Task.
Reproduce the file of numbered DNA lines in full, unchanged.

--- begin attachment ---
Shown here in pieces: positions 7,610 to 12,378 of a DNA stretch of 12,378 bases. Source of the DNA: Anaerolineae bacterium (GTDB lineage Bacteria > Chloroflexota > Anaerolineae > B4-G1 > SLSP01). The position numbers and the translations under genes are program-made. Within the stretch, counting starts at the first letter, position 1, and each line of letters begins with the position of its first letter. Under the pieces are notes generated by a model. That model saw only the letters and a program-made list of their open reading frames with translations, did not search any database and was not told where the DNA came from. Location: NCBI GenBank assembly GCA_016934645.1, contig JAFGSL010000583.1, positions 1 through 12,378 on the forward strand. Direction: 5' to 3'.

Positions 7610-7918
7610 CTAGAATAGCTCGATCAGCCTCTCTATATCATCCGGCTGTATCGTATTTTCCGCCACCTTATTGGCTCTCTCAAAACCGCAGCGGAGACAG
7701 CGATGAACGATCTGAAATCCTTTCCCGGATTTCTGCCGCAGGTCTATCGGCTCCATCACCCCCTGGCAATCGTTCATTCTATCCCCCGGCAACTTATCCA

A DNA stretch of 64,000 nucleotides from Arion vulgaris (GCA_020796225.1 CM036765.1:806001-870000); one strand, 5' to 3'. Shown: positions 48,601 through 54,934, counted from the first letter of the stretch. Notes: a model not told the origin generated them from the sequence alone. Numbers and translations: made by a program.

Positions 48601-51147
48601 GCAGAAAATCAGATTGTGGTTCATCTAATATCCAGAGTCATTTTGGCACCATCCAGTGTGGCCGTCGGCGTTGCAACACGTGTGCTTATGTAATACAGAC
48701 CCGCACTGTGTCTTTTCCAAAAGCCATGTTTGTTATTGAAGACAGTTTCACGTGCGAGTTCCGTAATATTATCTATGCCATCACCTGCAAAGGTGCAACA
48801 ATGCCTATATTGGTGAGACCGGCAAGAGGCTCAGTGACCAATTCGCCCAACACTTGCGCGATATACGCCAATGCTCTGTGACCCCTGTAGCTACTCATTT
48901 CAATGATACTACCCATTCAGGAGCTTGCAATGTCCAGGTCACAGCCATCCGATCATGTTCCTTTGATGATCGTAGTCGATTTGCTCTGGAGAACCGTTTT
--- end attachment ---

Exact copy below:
Shown here in pieces: positions 7,610 to 12,378 of a DNA stretch of 12,378 bases. Source of the DNA: Anaerolineae bacterium (GTDB lineage Bacteria > Chloroflexota > Anaerolineae > B4-G1 > SLSP01). The position numbers and the translations under genes are program-made. Within the stretch, counting starts at the first letter, position 1, and each line of letters begins with the position of its first letter. Under the pieces are notes generated by a model. That model saw only the letters and a program-made list of their open reading frames with translations, did not search any database and was not told where the DNA came from. Location: NCBI GenBank assembly GCA_016934645.1, contig JAFGSL010000583.1, positions 1 through 12,378 on the forward strand. Direction: 5' to 3'.

Positions 7610-7918
7610 CTAGAATAGCTCGATCAGCCTCTCTATATCATCCGGCTGTATCGTATTTTCCGCCACCTTATTGGCTCTCTCAAAACCGCAGCGGAGACAG
7701 CGATGAACGATCTGAAATCCTTTCCCGGATTTCTGCCGCAGGTCTATCGGCTCCATCACCCCCTGGCAATCGTTCATTCTATCCCCCGGCAACTTATCCA

A DNA stretch of 64,000 nucleotides from Arion vulgaris (GCA_020796225.1 CM036765.1:806001-870000); one strand, 5' to 3'. Shown: positions 48,601 through 54,934, counted from the first letter of the stretch. Notes: a model not told the origin generated them from the sequence alone. Numbers and translations: made by a program.

Positions 48601-51147
48601 GCAGAAAATCAGATTGTGGTTCATCTAATATCCAGAGTCATTTTGGCACCATCCAGTGTGGCCGTCGGCGTTGCAACACGTGTGCTTATGTAATACAGAC
48701 CCGCACTGTGTCTTTTCCAAAAGCCATGTTTGTTATTGAAGACAGTTTCACGTGCGAGTTCCGTAATATTATCTATGCCATCACCTGCAAAGGTGCAACA
48801 ATGCCTATATTGGTGAGACCGGCAAGAGGCTCAGTGACCAATTCGCCCAACACTTGCGCGATATACGCCAATGCTCTGTGACCCCTGTAGCTACTCATTT
48901 CAATGATACTACCCATTCAGGAGCTTGCAATGTCCAGGTCACAGCCATCCGATCATGTTCCTTTGATGATCGTAGTCGATTTGCTCTGGAGAACCGTTTT